Emptiness: the Full Story

How do you know when you have too much on your mind and have to empty it out? This is not quite the right question. Meditation isn’t about emptying the mind—that’s about as impossible to do as emptying out the ocean with a thimble. Rather, make willing allies with the mind and its myriad thoughts. Delete some, clear out the inbox, or redirect sticky thoughts down a more productive path. Ask the most tricky, sticky, icky thoughts if they’d like to sit on a shelf for a while (maybe forever). Sing them into a song or tape, or cook with them as company.

If you want to lead a full life, a life of fulfillment, fill the mind with the good calories of positive thoughts. Start to do this in meditation. Then, throughout the day, notice when negative thoughts come up, and how you can more easily handle them. Put another way, what better way to catch thoughts “coming up,” then in the quiet, non-distracting place of meditation? And if your mind (in or out of meditation) is clear of unwelcome thoughts, then skip to the end of this post.

Thoughts can be deeply entrenched and hard to uproot, but in the practice of meditation, we get to choose which thoughts we “want,” and which we want to let go of (or redirect). A mantra, or sacred sound vibration, is an example of a “wanted thought.” So are prayers and blessings. Make yourself a deal. For every negative thought, mentally repeat two positives. For every complaint, two complements. You may not be emptying your mind of thoughts, but you will be cultivating fulfillment and filling your mind with greatness.

What great thought can I fill my mind with right now?

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Once in a Blue Moon

Once in a Blue Moon.

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Once in a Blue Moon

There really is a “blue moon,” every year around this time. In India, the appearance of the fullest moon in the fullness of summer, is celebrated on the holiday Guru Purnima, which is today. I started my day teaching meditation, then attended a sublimely musical and meditative program at the first place I learned to meditate (Siddha Yoga Center), had lunch with dear friends, and then got on line to work. I took some time out (procrastinatorily, but enjoyably) to catch up on blogs and emails.

I recommend you bring color and imagination into your day by visiting the blog of conceptual artist/painter/writer AJ Atwater http://www.AJAtwater.com. This one is worth it. I met Minnesotan AJ at JCC’s morning meditation; she started coming to New York twice a year to paint and imbibe the city’s creative juices. The blue moon of creativity shines through AJ’s art. I wish you all an expanded day. Here’s a “Blue Moon” meditation you can try:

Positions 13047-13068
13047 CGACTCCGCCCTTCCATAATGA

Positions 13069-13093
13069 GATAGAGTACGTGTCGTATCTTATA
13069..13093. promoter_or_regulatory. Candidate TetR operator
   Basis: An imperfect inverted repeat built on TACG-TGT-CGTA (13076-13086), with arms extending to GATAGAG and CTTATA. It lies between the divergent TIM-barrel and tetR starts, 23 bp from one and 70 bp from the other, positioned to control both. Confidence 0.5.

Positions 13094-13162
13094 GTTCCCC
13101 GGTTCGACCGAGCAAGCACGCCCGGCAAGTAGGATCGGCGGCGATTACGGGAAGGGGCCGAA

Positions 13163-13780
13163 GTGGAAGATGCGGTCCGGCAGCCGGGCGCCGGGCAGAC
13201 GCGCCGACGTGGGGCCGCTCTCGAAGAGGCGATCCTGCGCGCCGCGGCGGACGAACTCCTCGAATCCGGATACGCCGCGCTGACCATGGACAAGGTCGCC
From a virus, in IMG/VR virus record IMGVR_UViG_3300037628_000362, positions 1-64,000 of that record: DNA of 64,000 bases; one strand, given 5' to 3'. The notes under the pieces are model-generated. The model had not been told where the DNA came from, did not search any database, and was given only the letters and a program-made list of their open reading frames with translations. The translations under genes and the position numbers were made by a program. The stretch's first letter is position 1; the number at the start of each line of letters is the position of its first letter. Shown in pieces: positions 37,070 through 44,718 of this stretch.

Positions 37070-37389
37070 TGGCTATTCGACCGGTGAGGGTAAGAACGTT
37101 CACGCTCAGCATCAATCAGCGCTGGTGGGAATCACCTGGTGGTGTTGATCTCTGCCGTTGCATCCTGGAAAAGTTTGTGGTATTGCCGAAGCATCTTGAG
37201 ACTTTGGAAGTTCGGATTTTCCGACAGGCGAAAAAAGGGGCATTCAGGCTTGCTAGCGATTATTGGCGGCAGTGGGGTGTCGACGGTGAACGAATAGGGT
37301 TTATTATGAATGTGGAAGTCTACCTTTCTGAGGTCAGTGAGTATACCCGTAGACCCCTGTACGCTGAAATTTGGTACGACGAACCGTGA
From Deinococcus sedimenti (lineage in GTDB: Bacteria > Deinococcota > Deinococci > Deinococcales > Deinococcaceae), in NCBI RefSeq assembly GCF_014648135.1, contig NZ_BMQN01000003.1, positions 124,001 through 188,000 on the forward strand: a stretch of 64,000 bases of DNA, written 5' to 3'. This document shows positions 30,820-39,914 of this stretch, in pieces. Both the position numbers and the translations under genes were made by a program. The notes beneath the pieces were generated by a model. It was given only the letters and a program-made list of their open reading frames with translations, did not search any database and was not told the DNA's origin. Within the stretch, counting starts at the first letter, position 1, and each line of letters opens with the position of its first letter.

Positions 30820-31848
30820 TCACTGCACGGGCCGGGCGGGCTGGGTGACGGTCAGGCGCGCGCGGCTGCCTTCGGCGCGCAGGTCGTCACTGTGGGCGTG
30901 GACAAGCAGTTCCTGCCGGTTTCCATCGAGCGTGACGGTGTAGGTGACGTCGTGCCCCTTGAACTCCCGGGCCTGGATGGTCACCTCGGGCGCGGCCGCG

1.If you have clear skies (sorry, urban dwellers in dense spaces), wait until dark. Gaze at the moon. See its luminous light, brilliant against a dark sky. This can work in your mind’s eye, too.

2.Make a wish upon the moon. Ask for brightness to illuminate a dark or gray area in your life. On Guru Purnima, there is extra celestial power. Or, just enjoy the energies and feel what they bring into your being.

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Enough, Already

Enough, Already.

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Enough, Already

“At some point, the world’s beauty becomes enough,” (Toni Morrison).

I was walking around the quadrangle behind my mom’s building at the Senior Living Center. Marked by posts with how many steps walked and upbeat nature quotes, Morrison’s quote lifted my depressive morning mind from its usual abyss of careless worries. The word “enough” is fullness without complaint. When we push our plates away, and say “Enough,” we have chose fulfillment over excess.

As the agreeability of this planned nature walk shifts my restless thoughts from the waffling “what ifs” of youth to the wise acceptances of “mature” age, I think of my mom’s own mental transformation. She has no tolerance for complainers, as “life is too short.” She has learned to look on the brighter side of things. Her cronies at the picturesque senior complex on Long Island’s North Shore, are similarly upbeat. A self-selected group, they do not readily invite newcomers into their dining circle, as there are “enough of us already,” meaning people who are “positive, like us.”

If we look at our values as individuals, we each have to find that enough place inside, and set aside the pulls of family or a materially ambitious culture. When financial gain above or exclusive of all else is the driving value, enough-ness will elude us. A contemplative process such as the one below may help us feel at ease and satisfied with “enough, already.” With pen and paper at your side, try this: